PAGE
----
China’s move to open up its auto sector broke the stalemate. In April, Beijing unveiled its plan to gradually lift limits on foreign ownership in the auto industry, starting with the new-energy vehicle segment. The government also slashed tariffs on imported cars. But in the following months, the escalating Sino-U.S. trade war led to a rebound in Chinese tariffs on U.S. auto imports and squeezed Tesla’s China sales badly.

While Tesla picked up the pace to launch its China plant, the company faced a series of setbacks at home. In August, Musk’s online remark that he hoped to privatize the company led to a $20 million fine from U.S. securities regulators for misleading investors. In November, Musk told media that Tesla had been on the verge of bankruptcy in the first half as it invested heavily to expand production of the Model 3.

Tesla reported a $1.1 billion net loss 2018, although it booked net gains in the third and fourth quarters.

Analysts said sales of Tesla’s Model 3, which debuted in 2016, will be key to the company’s profitability. Sinolink Securities predicted that sales of the Model 3 could contribute 62% of Tesla’s 2018 revenue and become a key driver for Tesla to turn a profit.

The China plant, which Musk said will focus on production of the Model 3, will thus become a key segment of Tesla’s business. According to Tesla’s fourth-quarter financial report, the company plans to produce 3,000 vehicles a week at the Shanghai plant while increasing the capacity of its California factory to 7,000 a week.

Domestic production will allow Tesla to avoid import taxes and reduce prices in China by 40%, CPCA’s Cui said. CITIC Securities predicted that Tesla will sell its China-made mid-range Model 3 at about 350,000 yuan ($51,610). Tesla has yet to offer the mid-range Model 3 in China. It sells the long-range version starting at 433,000 yuan.

Musk told investors in August that Tesla would mainly rely on borrowings in China to fund the new plant and would raise no more than $2 billion. A Shanghai official said most of the construction spending on Tesla’s Lingang factory will be funded by syndicate loans involving several Chinese banks.

“Banks are competing to provide loans” to Tesla, the official said.

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The new competitor

Some auto industry experts believe domestic production by Tesla will put significant pressure on China’s domestic electric carmakers, which have long enjoyed government protection and subsidies.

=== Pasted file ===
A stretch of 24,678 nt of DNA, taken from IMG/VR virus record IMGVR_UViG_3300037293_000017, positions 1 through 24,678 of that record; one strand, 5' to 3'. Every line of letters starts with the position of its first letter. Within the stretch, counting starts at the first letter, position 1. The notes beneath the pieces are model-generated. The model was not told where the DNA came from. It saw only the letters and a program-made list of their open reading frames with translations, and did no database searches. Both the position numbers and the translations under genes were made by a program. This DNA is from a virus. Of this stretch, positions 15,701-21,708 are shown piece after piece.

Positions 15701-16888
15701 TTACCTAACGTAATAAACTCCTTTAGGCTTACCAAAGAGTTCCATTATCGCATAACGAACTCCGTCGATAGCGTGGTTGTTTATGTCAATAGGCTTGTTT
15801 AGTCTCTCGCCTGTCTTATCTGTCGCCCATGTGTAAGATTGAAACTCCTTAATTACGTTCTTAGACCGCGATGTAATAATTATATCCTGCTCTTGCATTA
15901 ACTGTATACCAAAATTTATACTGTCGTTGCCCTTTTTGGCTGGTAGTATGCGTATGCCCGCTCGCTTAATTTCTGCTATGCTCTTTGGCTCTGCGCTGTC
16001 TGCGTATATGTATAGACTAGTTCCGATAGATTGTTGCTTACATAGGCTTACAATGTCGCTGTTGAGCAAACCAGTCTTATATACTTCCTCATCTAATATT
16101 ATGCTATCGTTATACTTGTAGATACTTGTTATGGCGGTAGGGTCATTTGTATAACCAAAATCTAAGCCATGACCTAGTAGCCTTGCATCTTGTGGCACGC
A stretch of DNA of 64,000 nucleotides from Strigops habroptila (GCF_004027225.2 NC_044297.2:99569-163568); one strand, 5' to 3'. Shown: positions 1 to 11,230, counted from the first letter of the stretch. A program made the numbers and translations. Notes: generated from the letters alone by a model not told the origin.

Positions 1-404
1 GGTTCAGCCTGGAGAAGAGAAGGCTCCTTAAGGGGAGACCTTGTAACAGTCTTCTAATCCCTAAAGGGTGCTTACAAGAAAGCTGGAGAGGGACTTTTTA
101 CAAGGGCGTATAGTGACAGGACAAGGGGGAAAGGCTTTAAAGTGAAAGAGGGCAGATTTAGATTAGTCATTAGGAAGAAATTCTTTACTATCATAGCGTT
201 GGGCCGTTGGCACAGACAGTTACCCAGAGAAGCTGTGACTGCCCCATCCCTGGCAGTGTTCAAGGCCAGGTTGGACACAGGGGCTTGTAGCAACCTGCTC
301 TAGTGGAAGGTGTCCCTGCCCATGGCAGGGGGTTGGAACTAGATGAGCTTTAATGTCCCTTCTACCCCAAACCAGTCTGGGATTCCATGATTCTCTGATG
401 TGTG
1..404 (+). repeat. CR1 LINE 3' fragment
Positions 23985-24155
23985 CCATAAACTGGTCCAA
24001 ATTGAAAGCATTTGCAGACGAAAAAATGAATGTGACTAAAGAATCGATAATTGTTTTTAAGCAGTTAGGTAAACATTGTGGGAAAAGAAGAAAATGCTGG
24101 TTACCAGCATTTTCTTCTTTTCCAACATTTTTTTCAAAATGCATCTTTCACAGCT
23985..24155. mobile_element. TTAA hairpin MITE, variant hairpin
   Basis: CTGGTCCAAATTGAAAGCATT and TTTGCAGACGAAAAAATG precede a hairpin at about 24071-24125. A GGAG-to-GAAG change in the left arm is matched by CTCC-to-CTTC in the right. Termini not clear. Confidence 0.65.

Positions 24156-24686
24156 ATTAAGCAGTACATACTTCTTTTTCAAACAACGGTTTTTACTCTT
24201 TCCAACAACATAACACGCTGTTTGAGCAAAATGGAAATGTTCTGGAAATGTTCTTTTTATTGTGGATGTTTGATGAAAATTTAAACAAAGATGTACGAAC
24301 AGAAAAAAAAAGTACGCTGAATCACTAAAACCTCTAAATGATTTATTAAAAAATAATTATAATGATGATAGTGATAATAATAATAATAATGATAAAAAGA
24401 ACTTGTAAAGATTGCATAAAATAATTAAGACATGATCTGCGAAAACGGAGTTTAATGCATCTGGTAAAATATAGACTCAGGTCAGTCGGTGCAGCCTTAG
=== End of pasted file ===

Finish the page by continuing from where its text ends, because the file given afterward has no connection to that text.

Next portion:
China’s electric car market has grown into the world’s biggest in a decade thanks to the government’s generous supports, including subsidies to manufacturers and customers. However, the subsidy-fueled growth has led to distortions in the market and overcapacity.

In 2016, a number of automakers were found to falsify sales figures to cheat for government subsidies, unveiling an industry-wide scandal of subsidy fraud.

The government has since scaled back subsidy policies for electric cars. Industry experts expect that the subsidies will be completely removed after 2020.

China’s electric car industry faces severe overcapacity with more than 400 players, said Sun Fengchun, an expert at the Chinese Academy of Engineering. Official data showed that in 2018, local governments announced new electric car projects involving 250 billion yuan of total investment and annual production capacity of 6 million units.

That compares with sales of 1.25 million new-energy vehicles in China in 2018. Sales are projected to be 1.5 million this year and 2 million in 2020, according to the China Association of Automobile Manufacturers.

Heightened competition from Tesla will especially affect startups such as Nio, analysts said. Nio Chairman Li Bin projected a tough year for China’s electric carmakers in 2019 after years of reckless expansion. Li said most of the country’s hundreds of car startups will be unable to make it amid intensified competition.

In 2016, China’s then-Vice Premier Ma Kai called for domestic electric carmakers to improve their competitiveness and technology to prepare for foreign competitors such as Tesla.

“The market opening-up is unstoppable, and the rivals are stronger than us,” Ma said.

That year, Chinese automakers registered 3,411 electric car models, but only 77 of them had production of more than 1,000 units. That same year, sales of Tesla’s two models reached 76,000 units globally.

Contact reporter Han Wei (weihan@caixin.com)